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    Member AKFishOn's Avatar
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    Just don't camp out in a bus

  4. #4

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    Yes, keep in mind the bus comment.

    But also, 10lbs of rice has been proven to be just not enough......bring 20.

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    Member AKDoug's Avatar
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    Hope you like squirrels and porcupines because that's all that's legal to hunt until mid to late August for any game. Best bet in Alaska is to eat fish in the summer. No berries until mid/late August either.

    If I were to make a trip to Alaska for the first time I would simply do several shorter hikes and resupply in town.

    Do Kesugi Ridge in Denali State Park http://dnr.alaska.gov/parks/units/denali1.htm

    Do Resurection Trail down on the Kenai
    http://dnr.alaska.gov/parks/aktrails.../resurnrth.htm

    Do a long day hike on the Harding Icefield Trail
    http://www.nps.gov/kefj/planyourvisi...ield_trail.htm

    Then while you are in Seward hike out to Caines Head
    http://dnr.alaska.gov/parks/units/caineshd.htm

    Several good hikes in Denali National Park. If you took the state ferry up from Washington you could connect on dozens of good hikes in South East including the Chilkoot Trail.

    You could do all this and leave the gun at home. A week trip on an established trail will show you more beauty and far less pain than slogging through the brush.
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    Default Bite my tongue, no more

    A bag of rice and dream is all you need. Bring a bounce in your step and a song in your heart. Don't worry about the small stuff.

  7. #7

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    Quote Originally Posted by farsidekid00 View Post
    And the real question... how do you keep bears from coming into your tent at night? Other than keeping food and clothes you cooked in far away and high up in a tree? Is this a problem?

    Just say no.....or, what was it?....something like that. Maybe that only works with Nancy Reagan. Report back with your findings.

  8. #8

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    Almost no one read my post thoroughly... none the less some good advice.

    Coaldust - I sense sarcasm but thank you none the less.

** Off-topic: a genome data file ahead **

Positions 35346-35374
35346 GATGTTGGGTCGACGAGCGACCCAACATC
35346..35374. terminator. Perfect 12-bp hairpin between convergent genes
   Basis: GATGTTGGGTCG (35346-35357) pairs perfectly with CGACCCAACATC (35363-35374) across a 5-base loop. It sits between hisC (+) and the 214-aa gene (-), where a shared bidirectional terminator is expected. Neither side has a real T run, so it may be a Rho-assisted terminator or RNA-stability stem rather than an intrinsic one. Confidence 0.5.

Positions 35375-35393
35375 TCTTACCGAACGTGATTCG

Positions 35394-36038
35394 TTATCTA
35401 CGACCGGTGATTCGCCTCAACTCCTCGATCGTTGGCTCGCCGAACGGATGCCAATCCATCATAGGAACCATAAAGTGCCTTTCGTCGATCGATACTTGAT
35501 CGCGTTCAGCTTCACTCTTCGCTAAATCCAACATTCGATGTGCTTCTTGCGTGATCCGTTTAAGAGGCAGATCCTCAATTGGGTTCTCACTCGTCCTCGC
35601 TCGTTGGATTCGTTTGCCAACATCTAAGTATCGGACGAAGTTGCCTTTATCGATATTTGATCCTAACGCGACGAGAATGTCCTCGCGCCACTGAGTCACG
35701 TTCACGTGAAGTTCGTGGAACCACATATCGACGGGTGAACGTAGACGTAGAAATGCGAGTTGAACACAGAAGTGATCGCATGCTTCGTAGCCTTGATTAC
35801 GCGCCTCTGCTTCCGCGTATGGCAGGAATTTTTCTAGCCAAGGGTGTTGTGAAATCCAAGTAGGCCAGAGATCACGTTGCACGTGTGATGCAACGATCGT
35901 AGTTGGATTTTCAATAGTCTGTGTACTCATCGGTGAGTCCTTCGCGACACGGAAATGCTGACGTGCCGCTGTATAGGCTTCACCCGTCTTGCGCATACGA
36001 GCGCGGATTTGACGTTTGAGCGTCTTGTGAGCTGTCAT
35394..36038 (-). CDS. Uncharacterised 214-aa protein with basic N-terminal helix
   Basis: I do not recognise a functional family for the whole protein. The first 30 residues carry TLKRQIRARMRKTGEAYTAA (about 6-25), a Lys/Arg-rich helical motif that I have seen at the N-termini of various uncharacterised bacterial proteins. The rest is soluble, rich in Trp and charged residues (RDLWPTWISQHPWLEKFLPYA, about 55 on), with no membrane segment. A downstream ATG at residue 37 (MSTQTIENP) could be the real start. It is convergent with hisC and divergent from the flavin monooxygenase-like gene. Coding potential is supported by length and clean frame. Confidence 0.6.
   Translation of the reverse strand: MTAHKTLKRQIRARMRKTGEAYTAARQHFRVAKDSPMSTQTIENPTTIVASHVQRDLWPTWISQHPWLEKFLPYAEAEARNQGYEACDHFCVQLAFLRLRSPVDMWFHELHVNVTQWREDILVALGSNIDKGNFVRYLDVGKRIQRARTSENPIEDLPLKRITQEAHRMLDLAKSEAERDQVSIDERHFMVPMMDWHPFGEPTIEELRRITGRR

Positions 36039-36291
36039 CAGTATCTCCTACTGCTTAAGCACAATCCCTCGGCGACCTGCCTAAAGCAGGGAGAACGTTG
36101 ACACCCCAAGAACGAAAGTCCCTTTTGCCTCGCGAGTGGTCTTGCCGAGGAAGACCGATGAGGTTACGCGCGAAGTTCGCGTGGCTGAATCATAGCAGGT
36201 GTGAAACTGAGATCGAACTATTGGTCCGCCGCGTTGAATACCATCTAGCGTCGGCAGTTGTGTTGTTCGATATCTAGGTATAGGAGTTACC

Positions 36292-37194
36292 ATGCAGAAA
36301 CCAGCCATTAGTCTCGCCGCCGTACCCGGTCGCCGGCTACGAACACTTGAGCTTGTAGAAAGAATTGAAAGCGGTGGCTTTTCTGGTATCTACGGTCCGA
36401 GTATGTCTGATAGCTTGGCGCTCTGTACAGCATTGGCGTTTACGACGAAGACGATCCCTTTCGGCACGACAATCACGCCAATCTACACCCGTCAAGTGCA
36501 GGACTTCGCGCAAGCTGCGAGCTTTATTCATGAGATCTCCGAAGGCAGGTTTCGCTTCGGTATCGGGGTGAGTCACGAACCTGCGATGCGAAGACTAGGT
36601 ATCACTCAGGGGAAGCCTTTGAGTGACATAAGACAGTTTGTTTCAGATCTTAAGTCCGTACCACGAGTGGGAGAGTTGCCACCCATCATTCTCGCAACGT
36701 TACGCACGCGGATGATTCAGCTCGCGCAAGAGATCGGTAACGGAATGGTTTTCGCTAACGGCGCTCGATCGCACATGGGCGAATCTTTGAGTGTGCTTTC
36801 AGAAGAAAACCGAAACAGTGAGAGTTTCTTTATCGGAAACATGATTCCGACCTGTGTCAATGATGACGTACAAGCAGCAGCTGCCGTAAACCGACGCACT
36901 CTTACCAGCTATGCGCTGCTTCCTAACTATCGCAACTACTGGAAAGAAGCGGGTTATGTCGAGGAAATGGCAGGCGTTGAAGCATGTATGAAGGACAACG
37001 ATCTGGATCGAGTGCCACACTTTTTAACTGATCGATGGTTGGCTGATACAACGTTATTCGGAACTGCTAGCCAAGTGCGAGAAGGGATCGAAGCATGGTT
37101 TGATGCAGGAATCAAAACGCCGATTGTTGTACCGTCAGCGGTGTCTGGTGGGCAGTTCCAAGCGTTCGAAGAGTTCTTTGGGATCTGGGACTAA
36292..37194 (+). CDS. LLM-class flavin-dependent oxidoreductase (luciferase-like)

AKDoug - Yes, small game is all I'm after. And I appreciate the links, thank you. My gun weights a bit under 4 pounds and there's no way I'd go hiking in AK without it. I have thought about the hike then resupply often in town thing. It probably is a much better idea. Easier anyways. Plus I could have someone to call once a week or whatever so they know I'm not trapped under a boulder or whatever.

    BIGBOB - My post says 40#, not 10. A pound of uncooked rice has 1700 calories in it. Hence 40#'s of rice and other dried foods should be able to feed me for about a month just by itself.

    AKFishOn - Comparing me to Christoper McCandless is pretty rude. He hiked into the wilderness without so much as a map. Nor did he train or properly educate himself. He wasn't even an experienced hunter.

    Why is this forum so hostile and pretentious towards people who want to come to AK? I'm trying to come prepared and during the warmest months. Still looking for advice on how to deal with bugs, chopping vs. splitting axe, time of year etc. And thanks to those who did give useful advice.

  9. #9

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    Quote Originally Posted by farsidekid00 View Post
    Almost no one read my post thoroughly... none the less some good advice.

    Coaldust - I sense sarcasm but thank you none the less.

    AKDoug - Yes, small game is all I'm after. And I appreciate the links, thank you. My gun weights a bit under 4 pounds and there's no way I'd go hiking in AK without it. I have thought about the hike then resupply often in town thing. It probably is a much better idea. Easier anyways. Plus I could have someone to call once a week or whatever so they know I'm not trapped under a boulder or whatever.

    BIGBOB - My post says 40#, not 10. A pound of uncooked rice has 1700 calories in it. Hence 40#'s of rice and other dried foods should be able to feed me for about a month just by itself.